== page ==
Evelyn Ackah:
And this is what allows the Canadian company to hire a foreign worker that is not under NAFTA Professional, that is not an Intra-Company Transfer but that is new to them completely and does not even qualify under NAFTA. You could be in the United States as again, as I said, as a worker or you could be a student that just graduated or you could be a green card holder but you want to come to Canada. If they are able to get that LMIA for you, you can move to Canada as a temporary foreign worker for initially two years and it's renewable and you can apply for permanent residence in that timeframe and you may finish the whole process in that two to three year period of time.

Evelyn Ackah:
So, those are the ways I would recommend are the best. Something I'm seeing more and more is we've had some of our American clients who may not qualify yet for Express Entry because they may be too old. Unfortunately, Express Entry seems to discriminate based on age. That's the permanent residence process that allows people who are living elsewhere to qualify based on points. If you get a certain number of points, you may be eligible to be invited to apply for permanent residence. And that process can take a year but you can move to Canada as a permanent resident equivalent of a green card holder.

Evelyn Ackah:
I know right now in the States is taking sometimes up to 10 years to become a green card holder. So, the idea that it could happen in Canada within a year, a year and a half is fabulous. And this is what we want to encourage. But if you're over 40 like some of us here, you may not even qualify to get into the pool that then you need to get at least 470, 475 points. So, if you can't even get into the pool because you're over 40, then they're looking at other ways to come to Canada. One of those ways would be maybe you decide you want to go to school in Canada.

Evelyn Ackah:
So, we're seeing some of our clients now who've called us after they've already done this want to talk about the long-term strategy, they have been accepted into school in Canada to do a master's or PhD or even a two years diploma certificate program and then the whole family can come. It allows them to move to Canada and the whole family can come and the spouse can get a work permit. And that person who's attending school can also work part-time for 20 hours a week so they can help support themselves while they're here in school.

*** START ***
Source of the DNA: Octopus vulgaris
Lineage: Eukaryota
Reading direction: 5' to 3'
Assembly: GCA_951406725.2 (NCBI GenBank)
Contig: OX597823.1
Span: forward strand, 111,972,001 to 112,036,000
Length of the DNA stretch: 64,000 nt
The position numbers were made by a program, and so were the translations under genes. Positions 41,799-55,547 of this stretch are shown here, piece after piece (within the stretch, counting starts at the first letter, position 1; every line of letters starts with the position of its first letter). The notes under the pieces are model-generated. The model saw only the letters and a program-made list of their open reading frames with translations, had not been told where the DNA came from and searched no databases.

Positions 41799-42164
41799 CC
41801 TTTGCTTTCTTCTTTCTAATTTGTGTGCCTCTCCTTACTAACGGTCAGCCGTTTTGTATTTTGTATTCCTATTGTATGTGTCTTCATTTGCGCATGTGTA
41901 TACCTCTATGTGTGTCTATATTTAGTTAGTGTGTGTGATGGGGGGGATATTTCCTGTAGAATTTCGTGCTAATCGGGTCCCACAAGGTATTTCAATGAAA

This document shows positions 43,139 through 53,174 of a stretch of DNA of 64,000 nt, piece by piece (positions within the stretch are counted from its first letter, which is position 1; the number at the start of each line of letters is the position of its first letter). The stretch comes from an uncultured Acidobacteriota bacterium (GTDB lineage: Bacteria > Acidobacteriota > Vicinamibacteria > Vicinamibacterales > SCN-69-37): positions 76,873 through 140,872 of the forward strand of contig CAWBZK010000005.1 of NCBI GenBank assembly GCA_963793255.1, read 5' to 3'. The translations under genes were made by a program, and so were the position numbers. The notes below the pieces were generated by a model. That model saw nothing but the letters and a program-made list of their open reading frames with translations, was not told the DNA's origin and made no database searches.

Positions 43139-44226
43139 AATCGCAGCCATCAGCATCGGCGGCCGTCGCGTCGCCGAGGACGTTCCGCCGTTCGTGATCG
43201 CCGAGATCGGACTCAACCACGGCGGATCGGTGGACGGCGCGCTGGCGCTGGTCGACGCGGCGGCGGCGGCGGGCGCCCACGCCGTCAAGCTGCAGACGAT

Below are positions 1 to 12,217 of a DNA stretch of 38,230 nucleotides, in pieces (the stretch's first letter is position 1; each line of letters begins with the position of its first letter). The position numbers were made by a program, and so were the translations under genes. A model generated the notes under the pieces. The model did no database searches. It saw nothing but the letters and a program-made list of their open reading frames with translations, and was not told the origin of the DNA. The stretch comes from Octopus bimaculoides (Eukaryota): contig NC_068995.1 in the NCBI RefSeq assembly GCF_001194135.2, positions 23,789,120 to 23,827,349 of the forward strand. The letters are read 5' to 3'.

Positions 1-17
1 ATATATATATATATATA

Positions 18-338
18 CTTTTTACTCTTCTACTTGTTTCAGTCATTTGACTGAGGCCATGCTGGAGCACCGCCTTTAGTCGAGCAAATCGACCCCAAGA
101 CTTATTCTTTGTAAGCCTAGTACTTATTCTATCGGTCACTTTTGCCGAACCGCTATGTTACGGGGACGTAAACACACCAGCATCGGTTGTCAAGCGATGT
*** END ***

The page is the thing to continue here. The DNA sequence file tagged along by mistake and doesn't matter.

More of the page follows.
Evelyn Ackah:
And then from the graduation of their program, then they can work and then they can move to permanent residence. So, this is more of a longer-term strategy to get to permanent residence but it's definitely a strategy that we suggest may work for some people, depending on your personal circumstances. Not everybody wants to go back to school. I'm not sure I want to go back to school after eight years of being in school. But some people that might be the only way and it's working for them because it's creating opportunities for their family to start a life in Canada and they're absolutely strains from graduation, to postgraduate, to permanent residence and then of course to citizenship.

Evelyn Ackah:
So, those are the main ways that we've been seeing more and more people coming to Canada. I think that it's important that if you're considering going to school, you look at making sure the program that you're looking at is a designated learning institution. It must qualify as a government-approved school. Some schools don't. So, you have to be careful, some makeup schools, for instance, or esthetician schools, they don't qualify as academic programs. So, you have to check and make sure that your school is on the list and it's on the list as well, not just for a study permit but that it's on the list for postgraduate work permit.

Evelyn Ackah:
You will need that year or two or three years of working after you graduate to allow you to build up and prepare for becoming a permanent resident. Okay? Are there any questions on this while I take a pause? If there's any questions, I'm happy to answer them. And thank you again so much for joining me here at Ackah Business Immigration Law. We really would love to be able to assist you all with your permanent residence, any of your friends or family feel free to refer them to us and we'll take care of them.